Just supplementing with Calcium without the cofactors
such as Vitamin D, Magnesium, Vitamin K2, and Boron, appears to INCREASE rather than decrease fractures of some bone
and cause many other health problems (Cardiovascular, Kidney stones, prostate cancer, etc)
The following 2010 paper identified the problems with the Calcium and bone fracture studies
Many other studies shown at the bottom of this page support his thesis.
PDF is attached at bottom of this page
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Clin J Am Soc Nephrol. 2010 Jan;5 Suppl 1:S3-11.
Seeman E. ( 28 other references to Seeman in VitaminDWiki Feb 2012)
Department of Endocrinology, Centaur Building, Repatriation Campus, Austin Health, Heidelberg 3081, Melbourne, Australia. egos at unimelb.edu.au
Credible evidence that calcium supplements reduce the risk of vertebral, nonvertebral, or hip fractures is lacking.
Flaws in study design and execution such as inclusion of calcium-replete individuals, high dropout rates, and poor compliance preclude testing the hypothesis that calcium deficiency increases fracture rates or that calcium supplements reduce them.
Intent-to-treat analyses of individual trials have failed to detect antifracture efficacy.
Post hoc analyses of subgroups with a low calcium intake and per-protocol analyses of compliers have reported fewer fractures in the supplemented groups.
However, this may be the result of confounding by violation of randomization; compliers to placebo have a lower morbidity and mortality than noncompliers.
Higher hip fracture rates and cardiac mortality in patients receiving calcium supplements, as reported in some studies, may also be due to factors other than supplementation.
Hypothesis testing requires that a cohort be stratified into calcium-deficient and calcium-replete groups, with each person randomized to a supplement or placebo.
This design quantifies the risk of fracture attributable to calcium deficiency and any benefit that supplementation confers in the calcium-deficient and calcium-replete groups. To regard a calcium-deficient arm as unethical begs the question.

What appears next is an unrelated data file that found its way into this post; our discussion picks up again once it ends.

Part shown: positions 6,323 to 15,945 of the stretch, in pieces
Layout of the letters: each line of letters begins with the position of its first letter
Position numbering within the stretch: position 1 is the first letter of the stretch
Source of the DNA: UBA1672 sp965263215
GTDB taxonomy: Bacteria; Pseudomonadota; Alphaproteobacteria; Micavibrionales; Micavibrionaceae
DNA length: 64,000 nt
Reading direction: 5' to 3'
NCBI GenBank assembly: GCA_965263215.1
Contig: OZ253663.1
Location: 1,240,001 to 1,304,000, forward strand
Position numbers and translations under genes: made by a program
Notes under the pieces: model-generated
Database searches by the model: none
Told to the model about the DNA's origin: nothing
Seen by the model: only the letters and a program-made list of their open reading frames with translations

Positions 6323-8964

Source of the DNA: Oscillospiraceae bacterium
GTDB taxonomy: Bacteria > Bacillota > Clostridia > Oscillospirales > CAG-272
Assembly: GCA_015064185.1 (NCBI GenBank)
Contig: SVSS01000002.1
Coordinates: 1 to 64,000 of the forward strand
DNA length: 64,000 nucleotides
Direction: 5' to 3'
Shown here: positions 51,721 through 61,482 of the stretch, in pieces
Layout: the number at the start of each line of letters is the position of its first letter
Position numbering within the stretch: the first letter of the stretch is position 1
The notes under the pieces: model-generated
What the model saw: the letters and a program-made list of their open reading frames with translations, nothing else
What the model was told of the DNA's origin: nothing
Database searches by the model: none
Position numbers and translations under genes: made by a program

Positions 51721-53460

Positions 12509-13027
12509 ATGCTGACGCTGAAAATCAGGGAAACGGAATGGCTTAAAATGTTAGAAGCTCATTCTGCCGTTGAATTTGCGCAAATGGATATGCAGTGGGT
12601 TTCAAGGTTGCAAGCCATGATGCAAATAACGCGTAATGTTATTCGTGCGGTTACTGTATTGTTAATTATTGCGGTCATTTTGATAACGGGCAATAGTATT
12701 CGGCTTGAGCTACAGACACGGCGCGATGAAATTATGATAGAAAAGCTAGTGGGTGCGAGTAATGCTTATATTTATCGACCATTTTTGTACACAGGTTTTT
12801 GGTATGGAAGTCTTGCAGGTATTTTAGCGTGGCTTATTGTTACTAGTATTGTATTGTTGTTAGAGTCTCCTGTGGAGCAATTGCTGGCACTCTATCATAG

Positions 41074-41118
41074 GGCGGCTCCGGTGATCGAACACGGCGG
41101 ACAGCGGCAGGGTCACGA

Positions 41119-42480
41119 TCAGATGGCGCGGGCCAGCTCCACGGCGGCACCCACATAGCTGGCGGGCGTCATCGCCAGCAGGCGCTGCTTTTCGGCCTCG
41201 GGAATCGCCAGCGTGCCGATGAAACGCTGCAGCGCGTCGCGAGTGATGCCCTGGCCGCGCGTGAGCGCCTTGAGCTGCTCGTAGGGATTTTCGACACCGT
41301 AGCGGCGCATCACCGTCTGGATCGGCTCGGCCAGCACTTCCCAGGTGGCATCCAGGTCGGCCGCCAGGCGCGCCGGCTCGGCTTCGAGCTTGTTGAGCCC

Consensus statements that support the widespread use of calcium are opinion-based; they accept claims of beneficial effects despite flaws in study design, execution, and analysis; and they reject reported adverse effects because of them.
Until well designed, well executed, and well analyzed studies demonstrate a net benefit in morbidity, mortality, and cost, recommendations supporting the widespread use of calcium supplementation remain belief-based and not evidence-based.
PDF is attached at bottom of this page
CLICK HERE for PDF
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- Overview Fractures and VITAMIN D
- single high dose vitamin D not help bone loss - Feb 2012.pdf file
- All items in Bone Health and Vitamin D
300 items along with related searches__
- Bone Health and vitamin D book - 2011
- Vitamin D is the first of three ways to make unbreakable bones – Oct 2011
- Calcium (alone) does not reduce risk of bone fracture
- Overview Osteoporosis and vitamin D
- Vitamin D: an essential component for skeletal health – Dec 2011 by Wimalawansa
- Vitamin K and Vitamin D
Includes problems with excess Calcium at end of page
Calcium (alone) does not reduce risk of bone fracture
- High Amounts of Calcium Don't Lower Bone Fracture Risk My Health News Daily May 2011
based on questionnaire
- Section 3: Calcium: Too Much of a Good Thing? HARVARD SCHOOL OF PUBLIC HEALTH NUTRITION ROUNDTABLE
Surprisingly, he found that countries with low intakes of calcium actually had lower rates of hip fracture and countries with high intakes of calcium had higher rates of fracture.
For men >68, the higher rate of calcium intake resulted in a 7X increase in prostate cancer risk.
- Calcium for Bone Health–Not What You Thought April 2011
Since 1975, 136 trials have explored calcium’s effects on osteoporotic fracture risk.
Two-thirds of these studies show that high calcium intake yields no reduction in the number of fractures
Another Harvard team analyzed seven trials that followed 170,991 women for several years and found “no association between total calcium intake and [reduced] hip fracture risk.”
- Extra calcium won't lower bone fracture risk, ladies MSNBC May 2011
- How Too Much Calcium Can Break Your Bones Jan 2012
According to two meta-analyses published in the British Journal of Medicine last year, 500 mg of supplemental elemental calcium a day increases the risk of heart attack by at least 24%!
- Excessive Calcium Causes Osteoporosis 2000 study
- Breast Cancer and Heart Attacks: A Deadly Side Effect of Calcium Supplements? Mercola Jan 2012- where this main article was sited
Robert Thompson, M.D. wrote a book on this subject called The Calcium Lie (2008), which explains that bone is comprised of at least a dozen minerals, and the exclusive focus on calcium supplementation is likely to worsen bone density and actually increase your risk for osteoporosis
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